Knowing your neighbours is a really lovely idea. In streets with proper houses, you can see people come and go, even speak first without them looking at you funny and backing away slowly.
You rarely see other people in my new block (nickname urgently needed now, btw.) It’s not like Dovecot Towers, where alienation was born of fear. In my new block, things are different. The inhabitants cross a broad spectrum of society: young, old, owners, and some, but not too many tenants. There are students, a few creatives working from home, teachers and business people. And unlike Dovecot Towers, where people ignored each other or stepped back inside when they hear footsteps on the corridor, we rarely see each other.
Whenever I write about modern urban social dislocation, some wiseacre usually comments, well, do something. I don’t want to be mates, but I would like to know who they are. I do talk to people when I see them, but it’s hard to do without sounding needy and a bit creepy.
Neighbourly interaction can be kick-started by random events. In one former flat I was having a clear out, and packed a box of unwanted, but readable paperbacks, too heavy to take to the second hand book or charity shop, so I left them in the corridor by the stairs, where everyone passed, with a sign saying ‘Help Yourself.’ Not only did people take them, but they donated books of their own. Still nobody spoke. We didn’t even see each other, but for a while, there was an informal book swap network running. People even borrowed the books temporarily, and then replaced them.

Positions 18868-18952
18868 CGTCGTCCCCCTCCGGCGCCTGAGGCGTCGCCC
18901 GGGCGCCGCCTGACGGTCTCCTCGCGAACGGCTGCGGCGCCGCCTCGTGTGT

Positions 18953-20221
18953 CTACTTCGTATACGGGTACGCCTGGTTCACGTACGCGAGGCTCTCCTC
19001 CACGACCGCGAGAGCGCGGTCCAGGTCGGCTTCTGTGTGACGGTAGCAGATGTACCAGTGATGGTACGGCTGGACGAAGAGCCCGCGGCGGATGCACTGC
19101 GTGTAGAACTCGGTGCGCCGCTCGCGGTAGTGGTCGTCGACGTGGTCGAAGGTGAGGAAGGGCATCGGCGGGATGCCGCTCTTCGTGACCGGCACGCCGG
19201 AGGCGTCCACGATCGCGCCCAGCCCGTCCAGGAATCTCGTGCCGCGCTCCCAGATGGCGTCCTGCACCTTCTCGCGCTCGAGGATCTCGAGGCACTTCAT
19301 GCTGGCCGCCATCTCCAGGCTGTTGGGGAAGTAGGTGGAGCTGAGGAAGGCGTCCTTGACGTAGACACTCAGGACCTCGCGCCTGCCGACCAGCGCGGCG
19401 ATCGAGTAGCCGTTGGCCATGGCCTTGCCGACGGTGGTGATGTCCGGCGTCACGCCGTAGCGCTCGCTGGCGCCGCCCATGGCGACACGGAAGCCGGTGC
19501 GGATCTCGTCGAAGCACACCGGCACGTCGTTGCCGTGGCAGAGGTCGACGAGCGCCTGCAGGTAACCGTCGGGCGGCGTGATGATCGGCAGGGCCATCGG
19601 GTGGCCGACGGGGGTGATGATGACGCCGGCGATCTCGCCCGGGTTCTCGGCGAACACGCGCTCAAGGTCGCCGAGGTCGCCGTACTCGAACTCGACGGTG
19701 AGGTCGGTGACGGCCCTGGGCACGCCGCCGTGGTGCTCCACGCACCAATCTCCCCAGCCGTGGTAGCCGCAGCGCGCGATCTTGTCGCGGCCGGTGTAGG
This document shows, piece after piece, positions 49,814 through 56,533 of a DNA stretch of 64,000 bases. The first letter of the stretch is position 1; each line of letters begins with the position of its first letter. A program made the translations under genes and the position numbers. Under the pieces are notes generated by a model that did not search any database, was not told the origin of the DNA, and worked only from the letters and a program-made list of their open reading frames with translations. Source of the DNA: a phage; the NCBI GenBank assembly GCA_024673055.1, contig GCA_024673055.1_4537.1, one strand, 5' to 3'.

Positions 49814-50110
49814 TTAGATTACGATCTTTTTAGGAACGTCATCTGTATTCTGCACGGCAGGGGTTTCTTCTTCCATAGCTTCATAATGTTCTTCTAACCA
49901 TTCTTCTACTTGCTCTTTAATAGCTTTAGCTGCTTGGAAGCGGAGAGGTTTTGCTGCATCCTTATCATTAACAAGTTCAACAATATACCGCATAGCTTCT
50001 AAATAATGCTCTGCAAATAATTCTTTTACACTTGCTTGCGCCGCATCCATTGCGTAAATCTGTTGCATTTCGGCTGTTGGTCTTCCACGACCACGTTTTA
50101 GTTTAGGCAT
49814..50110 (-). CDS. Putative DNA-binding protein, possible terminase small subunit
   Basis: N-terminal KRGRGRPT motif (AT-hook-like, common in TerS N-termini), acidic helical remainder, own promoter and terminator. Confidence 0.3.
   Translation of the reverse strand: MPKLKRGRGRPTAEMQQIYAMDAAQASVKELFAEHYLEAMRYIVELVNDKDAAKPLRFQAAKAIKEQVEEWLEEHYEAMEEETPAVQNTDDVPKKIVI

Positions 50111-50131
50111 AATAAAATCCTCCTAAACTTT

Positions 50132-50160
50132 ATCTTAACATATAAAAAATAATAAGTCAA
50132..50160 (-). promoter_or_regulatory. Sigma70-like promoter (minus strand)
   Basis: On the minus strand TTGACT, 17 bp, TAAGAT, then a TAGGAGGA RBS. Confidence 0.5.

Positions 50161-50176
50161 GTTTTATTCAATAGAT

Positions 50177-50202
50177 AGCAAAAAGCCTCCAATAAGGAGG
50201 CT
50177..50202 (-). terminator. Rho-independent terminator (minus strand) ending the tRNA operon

Back home, I have seen some of my neighbours, from the balcony on a sunny day, so I know they exist. One man was sunbathing, eating tomato soup for breakfast (each to his own.) I have joked with the caretaker about the man living below me. I’ve never seen him, and the effective sound proofing means I never him, either. I asked the concierge, who hasn’t seen him for a while. He joked that if smell anything strange to let him know, which made me think of Dovecot Towers.
There is a tenants association here, but here’s the funny thing: it rarely meets. Since the building is well managed, and complaints are rare, there’s no need to convene a gathering. The worst building I lived in, we only ever met at furious tenants association meetings, where we would be thinking: “…so you’re the bastard shouting in the foyer at 4am.”
At the moment, I can’t alter my hot water timer, and it’s costing me a fortune; I’d like to ask my neighbour how to reset it. In my heart, I suppose I’m worried about the things our elders warned us about: don’t speak to strangers, and the memory of Dovecot Towers, where every front door hid a problem. So, when you’d like some help, how do you summon the courage to knock on a the door?